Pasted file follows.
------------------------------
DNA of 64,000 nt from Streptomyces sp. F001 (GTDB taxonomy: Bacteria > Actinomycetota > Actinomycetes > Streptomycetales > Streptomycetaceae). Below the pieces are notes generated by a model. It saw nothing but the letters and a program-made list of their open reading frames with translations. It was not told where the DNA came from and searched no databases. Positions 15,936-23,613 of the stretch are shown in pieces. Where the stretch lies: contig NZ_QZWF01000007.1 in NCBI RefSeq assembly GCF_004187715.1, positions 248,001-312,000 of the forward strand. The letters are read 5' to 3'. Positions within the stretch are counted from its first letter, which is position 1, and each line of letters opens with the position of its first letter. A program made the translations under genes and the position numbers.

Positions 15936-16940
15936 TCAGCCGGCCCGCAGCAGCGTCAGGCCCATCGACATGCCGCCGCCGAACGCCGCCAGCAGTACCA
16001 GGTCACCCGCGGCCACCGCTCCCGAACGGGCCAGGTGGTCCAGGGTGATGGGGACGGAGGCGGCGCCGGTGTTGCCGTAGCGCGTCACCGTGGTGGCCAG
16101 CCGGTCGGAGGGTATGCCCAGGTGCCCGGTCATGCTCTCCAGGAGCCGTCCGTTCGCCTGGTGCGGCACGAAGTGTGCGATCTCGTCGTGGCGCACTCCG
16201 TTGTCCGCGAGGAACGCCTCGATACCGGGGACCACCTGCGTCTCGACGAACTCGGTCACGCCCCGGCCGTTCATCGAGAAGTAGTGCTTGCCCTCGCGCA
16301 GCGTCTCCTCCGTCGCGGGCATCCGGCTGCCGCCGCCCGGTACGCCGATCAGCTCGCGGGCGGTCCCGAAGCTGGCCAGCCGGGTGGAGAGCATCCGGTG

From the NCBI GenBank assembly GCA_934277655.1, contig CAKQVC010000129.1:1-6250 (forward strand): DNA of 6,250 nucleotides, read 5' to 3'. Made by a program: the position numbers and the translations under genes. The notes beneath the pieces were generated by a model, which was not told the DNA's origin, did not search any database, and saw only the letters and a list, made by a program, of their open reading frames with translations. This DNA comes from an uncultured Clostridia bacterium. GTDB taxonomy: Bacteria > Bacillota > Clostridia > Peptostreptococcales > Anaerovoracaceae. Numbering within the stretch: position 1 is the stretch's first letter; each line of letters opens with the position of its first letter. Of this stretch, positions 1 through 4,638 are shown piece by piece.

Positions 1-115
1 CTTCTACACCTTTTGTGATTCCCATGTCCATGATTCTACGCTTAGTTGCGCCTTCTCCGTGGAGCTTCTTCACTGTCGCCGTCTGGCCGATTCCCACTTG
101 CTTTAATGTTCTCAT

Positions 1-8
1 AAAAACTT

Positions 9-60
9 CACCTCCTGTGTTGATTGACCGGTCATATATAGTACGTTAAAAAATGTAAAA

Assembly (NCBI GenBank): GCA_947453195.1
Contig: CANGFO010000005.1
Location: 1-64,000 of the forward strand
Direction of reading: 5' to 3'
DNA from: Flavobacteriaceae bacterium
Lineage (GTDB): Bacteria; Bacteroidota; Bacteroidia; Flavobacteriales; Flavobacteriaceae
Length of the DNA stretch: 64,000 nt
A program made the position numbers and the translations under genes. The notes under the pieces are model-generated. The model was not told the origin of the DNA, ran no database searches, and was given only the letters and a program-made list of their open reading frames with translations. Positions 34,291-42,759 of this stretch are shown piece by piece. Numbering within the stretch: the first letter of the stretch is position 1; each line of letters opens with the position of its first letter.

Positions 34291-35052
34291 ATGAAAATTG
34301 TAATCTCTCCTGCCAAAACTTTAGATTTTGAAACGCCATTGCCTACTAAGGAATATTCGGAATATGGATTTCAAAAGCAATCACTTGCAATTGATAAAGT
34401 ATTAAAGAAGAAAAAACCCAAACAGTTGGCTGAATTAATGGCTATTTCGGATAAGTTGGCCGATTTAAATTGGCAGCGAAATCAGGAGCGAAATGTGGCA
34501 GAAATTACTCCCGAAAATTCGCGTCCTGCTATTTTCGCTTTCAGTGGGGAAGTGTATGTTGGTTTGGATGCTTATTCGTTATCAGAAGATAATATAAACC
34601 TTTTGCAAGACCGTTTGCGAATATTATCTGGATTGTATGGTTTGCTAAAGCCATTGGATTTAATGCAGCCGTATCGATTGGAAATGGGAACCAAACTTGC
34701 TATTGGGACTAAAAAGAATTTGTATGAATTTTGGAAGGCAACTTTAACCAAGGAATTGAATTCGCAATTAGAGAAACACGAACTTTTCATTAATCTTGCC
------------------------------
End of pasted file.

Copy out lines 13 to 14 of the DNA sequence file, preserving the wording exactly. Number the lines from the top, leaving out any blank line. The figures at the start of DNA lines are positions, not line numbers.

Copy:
1 AAAAACTT

Positions 9-60